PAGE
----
Israel jail crackdown sets up showdown with Palestinian prisoners

Protest in solidarity with Palestinian prisoners held in Israel jails, at Erez crossing in the northern Gaza Strip

By Ali Sawafta and Nidal al-Mughrabi

RAMALLAH, West Bank/GAZA (Reuters) - Soon after sirens sounded in Israel as rockets were fired from Gaza on Wednesday, hardline Security Minister Itamar Ben-Gvir said he would press on with a crackdown on Palestinian prisoners that could further inflame tensions despite U.S. calls for calm.

Ben-Gvir this week ordered a halt to Palestinian security prisoners working in bread bakeries in two Israeli jails, saying he was cancelling "benefits and indulgences". He added: "The death penalty should be enacted for terrorists but until then, they should be treated as terrorists."

On Thursday, a state of heightened alert with reinforced staffing levels was imposed, a spokesperson for the prison service said. She said authorities had received intelligence that prisoners were planning to harm prison staff.

The looming showdown between the prisoners and Ben-Gvir comes days after U.S. Secretary of State Antony Blinken called on both sides to do everything to lower tensions following weeks of violence in Jerusalem and the Israeli-occupied West Bank, as well as exchanges of cross-border fire with Gaza.

As a relatively unified group that largely transcends the factional divisions among Palestinian political and militant movements, the prisoners wield significant influence and Ben-Gvir's decision to take them on risks wider confrontation.

"He thinks that the prisoners issue is the easiest issue to show he is a serious leader," said Kadora Fares, head of the Palestinian Prisoners Society.

"He thinks that because 4,000 prisoners are in their jails he can do what he wants, but he will be choked because they affect the situation outside the jails."

Unless the standoff is resolved, he said, Palestinian prisoners will hold a mass hunger strike from March 22, at the start of the Muslim holy month of Ramadan, traditionally a time of heightened tensions.

Added to stricter measures imposed in a number of jails and reports of clashes after guards confiscated electronic devices belonging to some women prisoners this week, Ben-Gvir's tough approach sets up a confrontation with a group that enjoys strong popular support among Palestinians.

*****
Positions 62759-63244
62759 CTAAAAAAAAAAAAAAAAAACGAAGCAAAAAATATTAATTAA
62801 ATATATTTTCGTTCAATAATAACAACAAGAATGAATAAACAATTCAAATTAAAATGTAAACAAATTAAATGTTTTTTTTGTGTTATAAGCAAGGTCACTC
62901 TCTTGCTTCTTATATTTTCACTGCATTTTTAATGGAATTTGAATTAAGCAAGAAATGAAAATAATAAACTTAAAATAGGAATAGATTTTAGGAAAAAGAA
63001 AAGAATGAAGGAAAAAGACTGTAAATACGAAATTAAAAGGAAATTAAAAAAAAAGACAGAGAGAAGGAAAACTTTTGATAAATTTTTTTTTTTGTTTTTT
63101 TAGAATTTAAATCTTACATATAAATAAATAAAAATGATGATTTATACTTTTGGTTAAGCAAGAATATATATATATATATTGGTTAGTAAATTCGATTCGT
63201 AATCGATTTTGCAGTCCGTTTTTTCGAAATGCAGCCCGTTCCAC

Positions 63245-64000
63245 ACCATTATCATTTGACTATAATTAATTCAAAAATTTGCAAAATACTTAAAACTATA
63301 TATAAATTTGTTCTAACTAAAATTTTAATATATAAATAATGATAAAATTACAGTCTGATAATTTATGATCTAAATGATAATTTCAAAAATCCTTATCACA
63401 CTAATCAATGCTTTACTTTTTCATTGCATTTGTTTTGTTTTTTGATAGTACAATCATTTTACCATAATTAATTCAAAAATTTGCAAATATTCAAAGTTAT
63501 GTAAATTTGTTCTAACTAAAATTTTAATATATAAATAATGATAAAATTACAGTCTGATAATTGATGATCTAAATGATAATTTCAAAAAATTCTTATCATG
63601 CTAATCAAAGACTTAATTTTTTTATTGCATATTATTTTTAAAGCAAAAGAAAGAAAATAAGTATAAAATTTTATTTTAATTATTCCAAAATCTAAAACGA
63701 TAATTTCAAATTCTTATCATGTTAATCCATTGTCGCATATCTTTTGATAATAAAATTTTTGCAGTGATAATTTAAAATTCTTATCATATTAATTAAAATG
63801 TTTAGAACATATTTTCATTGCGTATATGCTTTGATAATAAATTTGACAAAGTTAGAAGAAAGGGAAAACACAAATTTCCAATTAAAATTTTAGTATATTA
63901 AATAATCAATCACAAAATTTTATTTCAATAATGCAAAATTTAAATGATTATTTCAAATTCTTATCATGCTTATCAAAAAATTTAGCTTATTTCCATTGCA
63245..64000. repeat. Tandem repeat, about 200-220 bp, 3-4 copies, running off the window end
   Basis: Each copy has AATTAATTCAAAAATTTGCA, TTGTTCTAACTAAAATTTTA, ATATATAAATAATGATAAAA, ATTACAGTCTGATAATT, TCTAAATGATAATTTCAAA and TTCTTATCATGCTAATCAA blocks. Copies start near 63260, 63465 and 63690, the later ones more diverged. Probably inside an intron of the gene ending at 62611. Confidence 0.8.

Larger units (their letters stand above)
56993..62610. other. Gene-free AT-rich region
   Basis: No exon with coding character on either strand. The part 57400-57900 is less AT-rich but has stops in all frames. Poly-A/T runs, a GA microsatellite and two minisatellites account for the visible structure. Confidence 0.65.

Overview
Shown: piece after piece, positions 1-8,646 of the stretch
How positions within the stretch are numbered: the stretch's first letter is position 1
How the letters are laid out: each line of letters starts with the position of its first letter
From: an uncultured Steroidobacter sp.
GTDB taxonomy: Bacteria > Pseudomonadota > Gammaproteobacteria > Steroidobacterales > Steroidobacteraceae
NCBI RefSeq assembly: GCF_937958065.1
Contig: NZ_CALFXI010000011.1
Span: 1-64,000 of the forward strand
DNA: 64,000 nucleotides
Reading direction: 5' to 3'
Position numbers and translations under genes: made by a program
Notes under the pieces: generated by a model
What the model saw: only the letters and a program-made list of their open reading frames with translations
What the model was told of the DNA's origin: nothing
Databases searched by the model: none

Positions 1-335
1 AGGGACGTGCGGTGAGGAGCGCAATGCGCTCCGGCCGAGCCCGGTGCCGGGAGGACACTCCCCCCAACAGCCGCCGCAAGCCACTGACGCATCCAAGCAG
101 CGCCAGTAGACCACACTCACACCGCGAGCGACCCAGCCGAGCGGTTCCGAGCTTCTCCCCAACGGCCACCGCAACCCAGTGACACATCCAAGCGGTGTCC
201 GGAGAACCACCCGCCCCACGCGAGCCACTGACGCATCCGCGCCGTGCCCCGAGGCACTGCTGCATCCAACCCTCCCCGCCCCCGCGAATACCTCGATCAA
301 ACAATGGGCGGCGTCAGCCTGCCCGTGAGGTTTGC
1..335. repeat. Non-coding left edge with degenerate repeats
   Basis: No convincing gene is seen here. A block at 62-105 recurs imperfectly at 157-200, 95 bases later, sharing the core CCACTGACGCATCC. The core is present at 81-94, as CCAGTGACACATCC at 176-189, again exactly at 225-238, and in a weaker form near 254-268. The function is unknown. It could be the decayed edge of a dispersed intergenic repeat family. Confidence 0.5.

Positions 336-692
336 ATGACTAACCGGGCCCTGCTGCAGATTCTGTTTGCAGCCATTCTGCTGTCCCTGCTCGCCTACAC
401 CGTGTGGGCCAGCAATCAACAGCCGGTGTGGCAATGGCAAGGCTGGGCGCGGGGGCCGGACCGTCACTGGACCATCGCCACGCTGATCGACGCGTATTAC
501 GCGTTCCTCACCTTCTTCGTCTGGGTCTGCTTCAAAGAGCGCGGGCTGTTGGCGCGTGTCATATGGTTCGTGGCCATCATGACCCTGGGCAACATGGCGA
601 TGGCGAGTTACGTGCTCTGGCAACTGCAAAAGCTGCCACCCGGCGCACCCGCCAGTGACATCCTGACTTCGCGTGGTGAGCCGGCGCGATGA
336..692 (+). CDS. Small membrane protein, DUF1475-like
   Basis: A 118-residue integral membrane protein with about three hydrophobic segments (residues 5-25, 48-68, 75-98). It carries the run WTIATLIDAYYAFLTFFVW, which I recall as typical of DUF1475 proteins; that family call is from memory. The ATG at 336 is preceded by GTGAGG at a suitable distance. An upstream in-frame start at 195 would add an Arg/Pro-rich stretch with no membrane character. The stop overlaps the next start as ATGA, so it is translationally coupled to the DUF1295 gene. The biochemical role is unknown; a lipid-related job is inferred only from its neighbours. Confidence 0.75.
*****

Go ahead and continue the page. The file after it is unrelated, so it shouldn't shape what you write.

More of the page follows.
Israel holds about 4,700 political prisoners, around 30 of them women, according to the Palestinian Addameer organisation that supports prisoner rights. The number includes convicted inmates as well as so-called administrative detainees, held without charge or trial.

One inmate reached by telephone, who did not want to be named for fear of reprisal by authorities in the prison where he is serving an extended sentence, said the situation in the jails had reached "boiling point", with male prisoners closely following what had happened to their female counterparts.

Hanan Al-Khatib, a lawyer for the Palestinian Agency for Prisoners and Ex-prisoners, said prison guards had conducted "provocative searches" in the rooms of three women inmates on Monday leading to protests in which two rooms were set on fire.

She said the measures against female prisoners led to "rebellion in all jails and the tension is escalating".

A spokesperson for Israel's prison service said two women had been put in solitary confinement after prisoners cheered the news that a lone Palestinian gunman had shot seven people near a synagogue on the outskirts of Jerusalem on Jan. 27.

"There were no clashes or use of tear gas or whatever they described there, there wasn't," said spokesperson Hana Herbst. "In solitary you don't have access to electronics, maybe that's what they were talking about."

Israeli prison authorities have allowed some leeway to political prisoners in exchange for cooperation in turning out for roll calls, cleaning their own corridors and vacating cells when guards come for checks. If inmates stopped doing these things in protest, running prisons smoothly would get harder.

But Ben-Gvir has made clear that he has little interest in such arrangements, opening the way for a confrontation, Palestinian groups warn, stoking an already tense situation close to eruption after months of raids in the West Bank.

"We are heading towards an intifada (uprising) unless mediators intervene and end the criminal policies of Ben-Gvir that are driving the region to an explosion," Hamas official Mushir Al-Masri told a Gaza rally in support of women prisoners.

(Additional reporting by Emily Rose in Jerusalem; writing by James Mackenzie; editing by Mark Heinrich)